U.S. Ends Health Screening For Some Overseas Travelers


Pamina Yung, Staff Writer

Travelers will no longer have to channel through one of fifteen U.S. airports that were approved and designated to handle international flights during the coronavirus. The Centers for Disease Control and Prevention (CDC) stated that out of the 675,000 passengers who underwent additional airport health screening, fewer than 15 were diagnosed with the novel coronavirus. The U.S. government decided that because of this, starting from 12:01 a.m. on Sept. 14, U.S. airports will cancel additional screening for travelers coming in from certain countries such as China, Iran, Brazil, and most countries in Europe. Previous methods of testing included basic medical examinations and required travelers to answer questions about their symptoms and medical and travel history. 

The CDC stated, “We now have a better understanding of COVID-19 transmission that indicates that symptom-based screening has limited effectiveness because people with COVID-19 may have no symptoms or fever at the time of screening, or only mild symptoms.”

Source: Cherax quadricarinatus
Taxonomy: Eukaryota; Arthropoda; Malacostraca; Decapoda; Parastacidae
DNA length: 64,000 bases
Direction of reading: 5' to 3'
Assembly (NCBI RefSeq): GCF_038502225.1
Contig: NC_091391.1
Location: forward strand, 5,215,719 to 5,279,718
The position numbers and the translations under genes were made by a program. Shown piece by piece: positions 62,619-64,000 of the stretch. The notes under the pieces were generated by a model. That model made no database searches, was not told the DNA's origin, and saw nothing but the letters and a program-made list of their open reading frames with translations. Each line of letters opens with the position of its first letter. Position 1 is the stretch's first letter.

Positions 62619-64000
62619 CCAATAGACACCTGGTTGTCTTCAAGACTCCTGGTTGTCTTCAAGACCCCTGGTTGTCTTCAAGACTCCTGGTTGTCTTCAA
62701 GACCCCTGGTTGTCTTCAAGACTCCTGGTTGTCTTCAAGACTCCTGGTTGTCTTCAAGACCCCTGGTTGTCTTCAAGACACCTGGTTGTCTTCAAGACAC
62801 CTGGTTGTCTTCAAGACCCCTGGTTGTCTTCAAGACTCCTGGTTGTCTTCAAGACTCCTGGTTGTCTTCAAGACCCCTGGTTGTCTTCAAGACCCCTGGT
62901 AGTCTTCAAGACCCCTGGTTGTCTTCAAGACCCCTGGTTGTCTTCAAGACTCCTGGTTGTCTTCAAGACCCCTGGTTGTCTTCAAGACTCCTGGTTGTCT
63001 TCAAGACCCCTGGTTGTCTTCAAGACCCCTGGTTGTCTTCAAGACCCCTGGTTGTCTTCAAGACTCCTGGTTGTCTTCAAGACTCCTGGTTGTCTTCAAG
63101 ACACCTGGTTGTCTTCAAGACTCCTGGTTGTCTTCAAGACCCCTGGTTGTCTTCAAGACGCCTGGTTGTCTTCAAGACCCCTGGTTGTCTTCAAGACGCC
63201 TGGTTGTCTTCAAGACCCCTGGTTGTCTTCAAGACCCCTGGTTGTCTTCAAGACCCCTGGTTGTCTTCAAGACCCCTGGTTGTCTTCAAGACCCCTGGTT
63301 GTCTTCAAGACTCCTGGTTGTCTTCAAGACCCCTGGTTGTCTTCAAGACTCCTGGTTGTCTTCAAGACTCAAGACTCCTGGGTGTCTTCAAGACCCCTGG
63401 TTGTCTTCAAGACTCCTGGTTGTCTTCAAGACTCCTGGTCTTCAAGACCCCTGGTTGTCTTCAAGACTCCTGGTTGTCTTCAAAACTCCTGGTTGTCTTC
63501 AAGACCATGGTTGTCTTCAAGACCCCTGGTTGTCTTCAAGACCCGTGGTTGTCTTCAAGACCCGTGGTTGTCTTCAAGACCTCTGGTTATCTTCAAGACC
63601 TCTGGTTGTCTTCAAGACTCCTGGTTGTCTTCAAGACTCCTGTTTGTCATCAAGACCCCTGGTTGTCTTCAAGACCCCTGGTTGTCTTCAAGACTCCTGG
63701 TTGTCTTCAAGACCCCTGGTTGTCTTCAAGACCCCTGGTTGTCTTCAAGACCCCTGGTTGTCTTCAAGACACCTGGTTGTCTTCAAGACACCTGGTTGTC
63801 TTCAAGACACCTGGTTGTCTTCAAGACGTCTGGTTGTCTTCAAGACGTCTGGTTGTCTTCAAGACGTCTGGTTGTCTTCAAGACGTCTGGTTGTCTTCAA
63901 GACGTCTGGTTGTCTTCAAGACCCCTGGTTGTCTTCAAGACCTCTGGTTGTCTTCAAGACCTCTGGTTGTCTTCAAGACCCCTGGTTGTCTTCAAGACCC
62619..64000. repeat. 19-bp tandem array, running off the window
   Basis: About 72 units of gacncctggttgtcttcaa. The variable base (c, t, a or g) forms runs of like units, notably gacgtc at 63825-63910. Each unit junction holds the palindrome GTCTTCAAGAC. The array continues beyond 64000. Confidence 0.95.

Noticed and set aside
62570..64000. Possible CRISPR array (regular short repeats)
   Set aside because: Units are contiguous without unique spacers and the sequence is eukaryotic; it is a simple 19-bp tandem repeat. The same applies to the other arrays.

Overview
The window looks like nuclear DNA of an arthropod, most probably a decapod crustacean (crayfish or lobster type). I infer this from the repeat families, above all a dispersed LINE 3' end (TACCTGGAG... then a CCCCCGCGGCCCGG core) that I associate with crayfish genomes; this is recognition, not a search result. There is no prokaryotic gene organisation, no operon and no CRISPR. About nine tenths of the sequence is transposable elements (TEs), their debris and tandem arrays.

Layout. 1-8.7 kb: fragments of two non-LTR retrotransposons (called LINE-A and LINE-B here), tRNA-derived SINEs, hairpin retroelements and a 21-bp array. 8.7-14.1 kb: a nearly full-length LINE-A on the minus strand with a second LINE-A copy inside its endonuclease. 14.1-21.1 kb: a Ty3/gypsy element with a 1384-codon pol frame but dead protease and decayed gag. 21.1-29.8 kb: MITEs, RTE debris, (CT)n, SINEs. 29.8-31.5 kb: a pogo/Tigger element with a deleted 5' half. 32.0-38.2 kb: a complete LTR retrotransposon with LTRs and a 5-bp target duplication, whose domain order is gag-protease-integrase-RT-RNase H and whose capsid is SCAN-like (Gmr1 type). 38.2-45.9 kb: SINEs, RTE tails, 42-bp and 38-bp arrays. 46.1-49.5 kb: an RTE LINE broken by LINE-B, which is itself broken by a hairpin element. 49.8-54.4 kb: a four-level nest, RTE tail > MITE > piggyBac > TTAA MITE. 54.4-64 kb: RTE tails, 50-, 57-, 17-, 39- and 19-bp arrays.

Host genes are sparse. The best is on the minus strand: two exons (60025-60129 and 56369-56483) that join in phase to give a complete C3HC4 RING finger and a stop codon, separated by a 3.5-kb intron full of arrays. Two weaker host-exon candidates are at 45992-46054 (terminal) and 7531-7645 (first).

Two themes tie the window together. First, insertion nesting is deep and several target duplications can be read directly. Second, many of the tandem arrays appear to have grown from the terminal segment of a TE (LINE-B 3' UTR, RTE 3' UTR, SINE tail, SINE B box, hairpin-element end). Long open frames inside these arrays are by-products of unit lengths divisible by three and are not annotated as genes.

This is a major issue since the virus can incubate for days, which creates a concern for undetected asymptomatic transmission.

Instead, airports are putting more effort into educating passengers before and during the flight and after arrival, as well as instructing them to continuously monitor their health. They will also collect the passengers’ contact information for tracing purposes in case of an infection. At the start of quarantine in March, Americans were recommended by the State Department to avoid traveling overseas. The CDC still advises this, even after the warning was withdrawn in August. 

Katherine Estep, a spokesperson for Airlines for America, said, “We continue to support spending scarce screening resources where they can best be utilized and no longer believe that it makes sense to continue screening at these 15 airports given the extremely low number of passengers identified by the CDC as potentially having a health issue.”

The travel industry is looking to form testing programs that will perform health screenings for international commuters before takeoff. According to groups such as the U.S. Chamber of Commerce, Airlines for America, and the U.S. Travel Association, pre-flight testing could be a huge step into containing COVID-19. 

But as crucial as these testing programs could be to drastically slowing the spread of the virus, setting them up internationally will prove a complicated challenge, especially with the billions of dollars in economic damage from the decrease in international travel.


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